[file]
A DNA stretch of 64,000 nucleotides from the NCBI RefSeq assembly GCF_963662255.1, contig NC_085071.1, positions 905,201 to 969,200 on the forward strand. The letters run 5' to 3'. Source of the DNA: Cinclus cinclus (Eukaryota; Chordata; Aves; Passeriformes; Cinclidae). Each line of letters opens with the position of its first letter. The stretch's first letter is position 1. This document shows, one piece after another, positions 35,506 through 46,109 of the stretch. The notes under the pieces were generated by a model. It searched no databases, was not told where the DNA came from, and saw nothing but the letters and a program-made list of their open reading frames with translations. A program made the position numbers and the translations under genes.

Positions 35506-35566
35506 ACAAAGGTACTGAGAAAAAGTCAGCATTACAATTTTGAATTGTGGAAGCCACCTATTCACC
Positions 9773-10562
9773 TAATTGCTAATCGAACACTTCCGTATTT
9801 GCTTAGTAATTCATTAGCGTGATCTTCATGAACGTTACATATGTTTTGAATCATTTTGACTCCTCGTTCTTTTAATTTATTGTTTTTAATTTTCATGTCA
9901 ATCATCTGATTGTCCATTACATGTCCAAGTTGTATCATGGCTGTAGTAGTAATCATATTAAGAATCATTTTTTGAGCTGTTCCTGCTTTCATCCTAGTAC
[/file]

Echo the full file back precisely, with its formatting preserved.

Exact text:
A DNA stretch of 64,000 nucleotides from the NCBI RefSeq assembly GCF_963662255.1, contig NC_085071.1, positions 905,201 to 969,200 on the forward strand. The letters run 5' to 3'. Source of the DNA: Cinclus cinclus (Eukaryota; Chordata; Aves; Passeriformes; Cinclidae). Each line of letters opens with the position of its first letter. The stretch's first letter is position 1. This document shows, one piece after another, positions 35,506 through 46,109 of the stretch. The notes under the pieces were generated by a model. It searched no databases, was not told where the DNA came from, and saw nothing but the letters and a program-made list of their open reading frames with translations. A program made the position numbers and the translations under genes.

Positions 35506-35566
35506 ACAAAGGTACTGAGAAAAAGTCAGCATTACAATTTTGAATTGTGGAAGCCACCTATTCACC
Positions 9773-10562
9773 TAATTGCTAATCGAACACTTCCGTATTT
9801 GCTTAGTAATTCATTAGCGTGATCTTCATGAACGTTACATATGTTTTGAATCATTTTGACTCCTCGTTCTTTTAATTTATTGTTTTTAATTTTCATGTCA
9901 ATCATCTGATTGTCCATTACATGTCCAAGTTGTATCATGGCTGTAGTAGTAATCATATTAAGAATCATTTTTTGAGCTGTTCCTGCTTTCATCCTAGTAC